Enterprise tech distributor Arrow Inc will take a $13m charge on the chin after a fraudster posing as a company exec transferred money from the corporate bank account to an external one.
The admission came as Arrow outlined calendar Q4 numbers for the three months ended 31 December, with sales up six per cent year-on-year and 18 per cent quarter-on-quarter to $6.75bn.
The scam occurred on 22 January, the business confirmed:
“Arrow determined that it has been the target of a criminal fraud by persons impersonating a company executive, which resulted in unauthorised transfers of cash from a company account to outside banks accounts in Asia.”
It is not clear which member of the executive team the shape shifting fraudster purported to be, and Arrow did not mention this in its SEC filing.
“Investigation and legal action by the company and law enforcement are ongoing and the results of, and timing to conclude, these investigations are uncertain,” it added.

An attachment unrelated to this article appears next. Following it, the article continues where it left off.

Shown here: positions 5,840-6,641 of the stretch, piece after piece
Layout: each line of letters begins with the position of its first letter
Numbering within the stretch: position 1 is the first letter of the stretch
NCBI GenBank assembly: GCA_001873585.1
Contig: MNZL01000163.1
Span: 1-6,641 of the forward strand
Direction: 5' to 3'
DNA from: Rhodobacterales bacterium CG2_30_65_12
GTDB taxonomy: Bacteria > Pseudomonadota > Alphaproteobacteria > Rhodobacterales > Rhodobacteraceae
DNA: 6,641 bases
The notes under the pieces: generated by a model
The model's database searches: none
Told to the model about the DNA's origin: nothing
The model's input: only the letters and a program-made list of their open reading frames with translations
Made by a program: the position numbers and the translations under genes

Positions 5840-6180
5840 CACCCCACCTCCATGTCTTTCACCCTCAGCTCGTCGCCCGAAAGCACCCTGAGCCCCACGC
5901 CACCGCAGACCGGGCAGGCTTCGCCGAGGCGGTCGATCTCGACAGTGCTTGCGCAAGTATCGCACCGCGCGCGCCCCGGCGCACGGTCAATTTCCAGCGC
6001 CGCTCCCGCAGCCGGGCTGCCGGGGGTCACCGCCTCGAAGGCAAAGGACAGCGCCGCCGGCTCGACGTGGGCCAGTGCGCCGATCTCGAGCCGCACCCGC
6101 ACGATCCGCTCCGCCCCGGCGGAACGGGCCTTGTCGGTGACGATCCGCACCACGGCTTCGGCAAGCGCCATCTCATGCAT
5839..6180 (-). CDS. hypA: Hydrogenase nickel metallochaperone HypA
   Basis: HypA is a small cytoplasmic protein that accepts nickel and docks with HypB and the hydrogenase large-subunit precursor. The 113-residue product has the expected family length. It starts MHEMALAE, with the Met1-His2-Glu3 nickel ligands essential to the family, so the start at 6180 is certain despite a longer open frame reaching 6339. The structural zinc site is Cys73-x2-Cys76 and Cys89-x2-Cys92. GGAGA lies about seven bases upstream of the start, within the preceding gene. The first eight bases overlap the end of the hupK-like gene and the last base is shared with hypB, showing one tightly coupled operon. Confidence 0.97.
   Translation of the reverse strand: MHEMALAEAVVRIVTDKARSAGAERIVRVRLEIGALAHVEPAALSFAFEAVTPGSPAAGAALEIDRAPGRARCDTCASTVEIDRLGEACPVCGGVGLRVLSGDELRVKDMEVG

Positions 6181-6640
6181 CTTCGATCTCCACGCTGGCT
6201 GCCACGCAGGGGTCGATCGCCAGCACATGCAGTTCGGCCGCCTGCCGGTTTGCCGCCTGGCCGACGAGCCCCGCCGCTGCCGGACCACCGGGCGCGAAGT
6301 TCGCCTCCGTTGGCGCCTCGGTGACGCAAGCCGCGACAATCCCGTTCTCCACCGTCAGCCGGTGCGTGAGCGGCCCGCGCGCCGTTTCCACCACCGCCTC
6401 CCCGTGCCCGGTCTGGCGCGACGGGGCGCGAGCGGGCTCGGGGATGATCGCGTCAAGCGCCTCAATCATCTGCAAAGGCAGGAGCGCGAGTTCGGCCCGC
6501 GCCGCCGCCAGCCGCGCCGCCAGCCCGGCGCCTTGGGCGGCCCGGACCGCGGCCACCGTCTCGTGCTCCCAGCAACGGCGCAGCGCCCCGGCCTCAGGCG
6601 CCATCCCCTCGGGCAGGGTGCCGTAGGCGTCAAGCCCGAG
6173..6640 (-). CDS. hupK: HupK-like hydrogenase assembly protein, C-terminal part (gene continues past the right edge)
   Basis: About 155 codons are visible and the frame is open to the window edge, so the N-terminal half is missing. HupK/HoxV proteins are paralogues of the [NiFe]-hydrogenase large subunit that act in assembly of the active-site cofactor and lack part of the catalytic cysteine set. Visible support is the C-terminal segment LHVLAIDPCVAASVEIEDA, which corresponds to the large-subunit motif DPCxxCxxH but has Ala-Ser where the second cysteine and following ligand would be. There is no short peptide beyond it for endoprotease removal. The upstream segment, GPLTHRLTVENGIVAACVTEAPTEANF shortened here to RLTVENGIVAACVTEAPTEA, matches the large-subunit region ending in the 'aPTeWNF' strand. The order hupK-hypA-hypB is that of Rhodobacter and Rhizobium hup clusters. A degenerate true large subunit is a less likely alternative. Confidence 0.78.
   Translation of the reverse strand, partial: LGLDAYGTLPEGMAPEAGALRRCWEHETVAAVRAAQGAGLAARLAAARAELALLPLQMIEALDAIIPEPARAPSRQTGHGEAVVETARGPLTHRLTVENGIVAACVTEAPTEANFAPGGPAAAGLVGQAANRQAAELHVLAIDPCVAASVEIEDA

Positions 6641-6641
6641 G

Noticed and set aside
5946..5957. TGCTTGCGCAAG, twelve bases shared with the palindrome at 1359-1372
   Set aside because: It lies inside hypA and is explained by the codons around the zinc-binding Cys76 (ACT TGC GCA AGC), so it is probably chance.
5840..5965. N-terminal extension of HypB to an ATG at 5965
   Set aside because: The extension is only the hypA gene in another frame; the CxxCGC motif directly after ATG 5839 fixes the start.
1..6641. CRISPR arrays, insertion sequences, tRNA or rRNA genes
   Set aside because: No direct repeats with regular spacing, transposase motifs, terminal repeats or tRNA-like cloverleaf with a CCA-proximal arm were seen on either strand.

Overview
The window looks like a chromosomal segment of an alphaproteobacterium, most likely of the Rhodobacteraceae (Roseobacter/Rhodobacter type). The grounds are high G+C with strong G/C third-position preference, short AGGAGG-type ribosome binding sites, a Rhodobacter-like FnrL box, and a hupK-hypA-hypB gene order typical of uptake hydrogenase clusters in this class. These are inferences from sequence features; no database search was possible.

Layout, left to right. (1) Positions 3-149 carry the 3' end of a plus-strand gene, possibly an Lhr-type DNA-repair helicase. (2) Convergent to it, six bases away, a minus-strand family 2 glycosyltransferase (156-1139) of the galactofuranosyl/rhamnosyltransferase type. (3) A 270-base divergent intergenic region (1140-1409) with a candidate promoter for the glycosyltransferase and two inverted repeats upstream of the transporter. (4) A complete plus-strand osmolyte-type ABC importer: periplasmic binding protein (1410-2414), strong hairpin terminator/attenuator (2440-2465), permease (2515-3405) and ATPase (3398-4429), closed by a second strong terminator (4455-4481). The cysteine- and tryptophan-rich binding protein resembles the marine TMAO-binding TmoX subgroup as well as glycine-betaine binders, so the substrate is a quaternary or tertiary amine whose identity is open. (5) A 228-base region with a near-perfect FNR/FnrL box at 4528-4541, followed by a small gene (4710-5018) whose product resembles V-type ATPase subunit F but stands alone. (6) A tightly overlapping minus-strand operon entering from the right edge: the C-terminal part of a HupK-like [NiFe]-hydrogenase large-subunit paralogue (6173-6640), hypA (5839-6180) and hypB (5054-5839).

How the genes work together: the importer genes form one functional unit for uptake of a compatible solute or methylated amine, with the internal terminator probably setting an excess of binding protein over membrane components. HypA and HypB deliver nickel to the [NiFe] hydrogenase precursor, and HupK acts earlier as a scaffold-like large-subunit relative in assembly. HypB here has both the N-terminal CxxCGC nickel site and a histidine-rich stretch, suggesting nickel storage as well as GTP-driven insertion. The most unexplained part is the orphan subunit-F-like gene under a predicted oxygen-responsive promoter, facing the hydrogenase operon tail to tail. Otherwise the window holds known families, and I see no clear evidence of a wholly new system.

The probe, to date, indicated this was an “isolated event” and was not “associated with a security break or loss of data”.
The resulting one-time $13m charge is to be booked in the first quarter of calendar ’16, Arrow said.
Deloitte has previously highlighted what it reckoned is the growing threat from ‘fake president frauds, “affecting many companies at the moment”.
It involves convincing an employee to make emergency bank transfers to a third party, “in order to obey an alleged order of a leader under the pretext of a debt to pay, a provision in contract or a deposit”.
Organised crims are suspected of perpetrating these scams, “with a complete knowledge regarding the market, structure and customers of the companies they are attacking”.
For the previous quarter, Q4, the Global Components arm reported a two per cent jump in sales to $3.67bn and a ten per cent year-on-year rise in Global Enterprise Computing to $3.08bn. Group net profit jumped to $158.5m from $116.2m. ®